Male rock sparrows differentially allocate nest defence but not food provisioning to offspring Giuliano Matessi 1,3) , Cristina Carmagnani 2) , Matteo Griggio 2) & Andrea Pilastro 2) ( 1 Animal Behaviour Group, Department of Biology, University of Copenhagen, Universitetsparken 15, 2100 Copenhagen Ø., Denmark; 2 Department of Biology, University of Padova, Padova, Italy) (Accepted: 13 June 2008) Summary Secondary sexual characters may provide information about individual quality to a partner, which may use it during parental care to strategically allocate resources to the current breed- ing attempt (Differential Allocation Hypothesis). Differential allocation by females has been demonstrated for a number of species, while male differential allocation based on female secondary sexual traits has received less attention. Yet females of many species, among birds in particular, are ornamented. We performed a test of male differential allocation based on a female ornament in the rock sparrow ( Petronia petronia ), a monomorphic species in which both sexes have a yellow breast patch, the size of which correlates with individual reproduc- tive quality. We reduced the breast patch in a sample of females and compared the parental care of their partners (chick feeding and nest defence) with the parental care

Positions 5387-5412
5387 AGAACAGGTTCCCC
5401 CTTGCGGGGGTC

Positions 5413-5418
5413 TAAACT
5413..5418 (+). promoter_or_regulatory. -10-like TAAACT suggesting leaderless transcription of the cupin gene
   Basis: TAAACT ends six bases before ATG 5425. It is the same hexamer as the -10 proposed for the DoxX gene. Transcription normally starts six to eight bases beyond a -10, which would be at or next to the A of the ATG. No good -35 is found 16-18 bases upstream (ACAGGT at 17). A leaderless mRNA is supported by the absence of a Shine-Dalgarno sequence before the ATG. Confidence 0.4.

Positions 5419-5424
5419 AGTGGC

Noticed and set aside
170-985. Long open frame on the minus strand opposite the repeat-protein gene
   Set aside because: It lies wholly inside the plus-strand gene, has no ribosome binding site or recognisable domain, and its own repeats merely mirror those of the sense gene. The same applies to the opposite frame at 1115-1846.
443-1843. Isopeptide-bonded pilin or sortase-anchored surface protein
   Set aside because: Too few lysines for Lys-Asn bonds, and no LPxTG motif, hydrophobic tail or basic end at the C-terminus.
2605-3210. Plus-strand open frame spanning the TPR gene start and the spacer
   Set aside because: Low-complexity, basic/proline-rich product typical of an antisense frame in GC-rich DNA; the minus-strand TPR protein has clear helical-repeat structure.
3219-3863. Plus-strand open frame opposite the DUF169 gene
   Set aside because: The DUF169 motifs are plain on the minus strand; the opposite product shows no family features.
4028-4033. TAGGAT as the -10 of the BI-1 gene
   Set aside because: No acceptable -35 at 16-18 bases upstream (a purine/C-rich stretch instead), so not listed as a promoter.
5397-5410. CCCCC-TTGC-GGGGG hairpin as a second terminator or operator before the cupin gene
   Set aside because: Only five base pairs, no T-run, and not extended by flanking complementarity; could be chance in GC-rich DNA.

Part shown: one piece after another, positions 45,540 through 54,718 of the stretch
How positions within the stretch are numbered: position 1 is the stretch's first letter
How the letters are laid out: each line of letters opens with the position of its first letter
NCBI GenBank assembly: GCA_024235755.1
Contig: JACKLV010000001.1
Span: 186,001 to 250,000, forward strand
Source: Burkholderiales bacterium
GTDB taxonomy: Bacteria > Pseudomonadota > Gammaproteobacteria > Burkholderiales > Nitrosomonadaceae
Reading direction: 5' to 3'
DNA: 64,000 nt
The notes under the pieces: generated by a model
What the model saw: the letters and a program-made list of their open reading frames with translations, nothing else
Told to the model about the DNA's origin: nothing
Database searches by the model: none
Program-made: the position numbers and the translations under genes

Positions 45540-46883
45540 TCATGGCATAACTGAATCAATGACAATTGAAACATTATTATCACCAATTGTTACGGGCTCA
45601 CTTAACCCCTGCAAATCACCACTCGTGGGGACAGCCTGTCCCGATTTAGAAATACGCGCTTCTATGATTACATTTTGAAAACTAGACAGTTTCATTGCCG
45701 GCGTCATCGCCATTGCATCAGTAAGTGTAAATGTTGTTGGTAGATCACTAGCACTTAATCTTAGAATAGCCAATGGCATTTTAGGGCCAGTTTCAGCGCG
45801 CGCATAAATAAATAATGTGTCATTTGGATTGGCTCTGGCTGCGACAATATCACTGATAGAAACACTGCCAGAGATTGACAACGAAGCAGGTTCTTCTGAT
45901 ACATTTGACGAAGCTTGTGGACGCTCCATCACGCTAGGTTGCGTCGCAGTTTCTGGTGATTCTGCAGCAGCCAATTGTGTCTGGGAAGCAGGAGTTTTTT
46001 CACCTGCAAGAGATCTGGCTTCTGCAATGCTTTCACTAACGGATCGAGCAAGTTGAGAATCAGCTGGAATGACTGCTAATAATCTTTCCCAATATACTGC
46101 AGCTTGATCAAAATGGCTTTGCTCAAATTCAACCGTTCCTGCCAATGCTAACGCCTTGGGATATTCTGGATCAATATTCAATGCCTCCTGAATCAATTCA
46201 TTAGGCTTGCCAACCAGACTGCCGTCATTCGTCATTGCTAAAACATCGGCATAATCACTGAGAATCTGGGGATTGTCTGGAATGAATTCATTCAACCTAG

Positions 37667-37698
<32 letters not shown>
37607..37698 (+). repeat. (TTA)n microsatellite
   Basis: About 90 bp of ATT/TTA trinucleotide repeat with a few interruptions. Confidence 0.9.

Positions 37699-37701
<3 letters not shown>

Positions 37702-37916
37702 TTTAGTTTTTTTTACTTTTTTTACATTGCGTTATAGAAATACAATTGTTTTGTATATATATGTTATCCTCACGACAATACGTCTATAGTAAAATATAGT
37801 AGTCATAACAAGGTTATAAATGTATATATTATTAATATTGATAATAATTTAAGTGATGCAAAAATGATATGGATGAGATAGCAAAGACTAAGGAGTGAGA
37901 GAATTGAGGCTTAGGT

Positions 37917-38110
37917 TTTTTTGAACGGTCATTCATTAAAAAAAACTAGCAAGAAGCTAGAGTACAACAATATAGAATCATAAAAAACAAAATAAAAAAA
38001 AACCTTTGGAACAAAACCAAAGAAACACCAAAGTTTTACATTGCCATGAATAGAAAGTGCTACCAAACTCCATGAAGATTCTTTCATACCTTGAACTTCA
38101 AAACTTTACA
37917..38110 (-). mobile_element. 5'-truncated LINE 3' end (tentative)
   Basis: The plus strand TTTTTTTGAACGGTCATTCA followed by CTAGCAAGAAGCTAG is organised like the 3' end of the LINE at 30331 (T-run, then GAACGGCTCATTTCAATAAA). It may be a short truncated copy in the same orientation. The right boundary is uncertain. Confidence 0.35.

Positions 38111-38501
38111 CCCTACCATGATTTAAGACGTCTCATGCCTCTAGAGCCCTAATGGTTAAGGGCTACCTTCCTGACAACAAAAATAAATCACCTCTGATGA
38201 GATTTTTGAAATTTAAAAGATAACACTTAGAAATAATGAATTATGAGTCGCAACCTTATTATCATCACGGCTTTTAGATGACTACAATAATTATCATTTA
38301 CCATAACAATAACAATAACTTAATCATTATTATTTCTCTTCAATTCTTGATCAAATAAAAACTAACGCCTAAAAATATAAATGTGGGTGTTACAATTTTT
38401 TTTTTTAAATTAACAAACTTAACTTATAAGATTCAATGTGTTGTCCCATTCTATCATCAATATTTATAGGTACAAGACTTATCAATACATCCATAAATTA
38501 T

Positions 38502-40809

Behaviour – Brill
Published: Jan 1, 2009
Keywords: MALE PARENTAL INVESTMENT; DIFFERENTIAL ALLOCATION HYPOTHESIS; NEST DEFENCE; FEMALE ORNAMENTS; PARENTAL CARE
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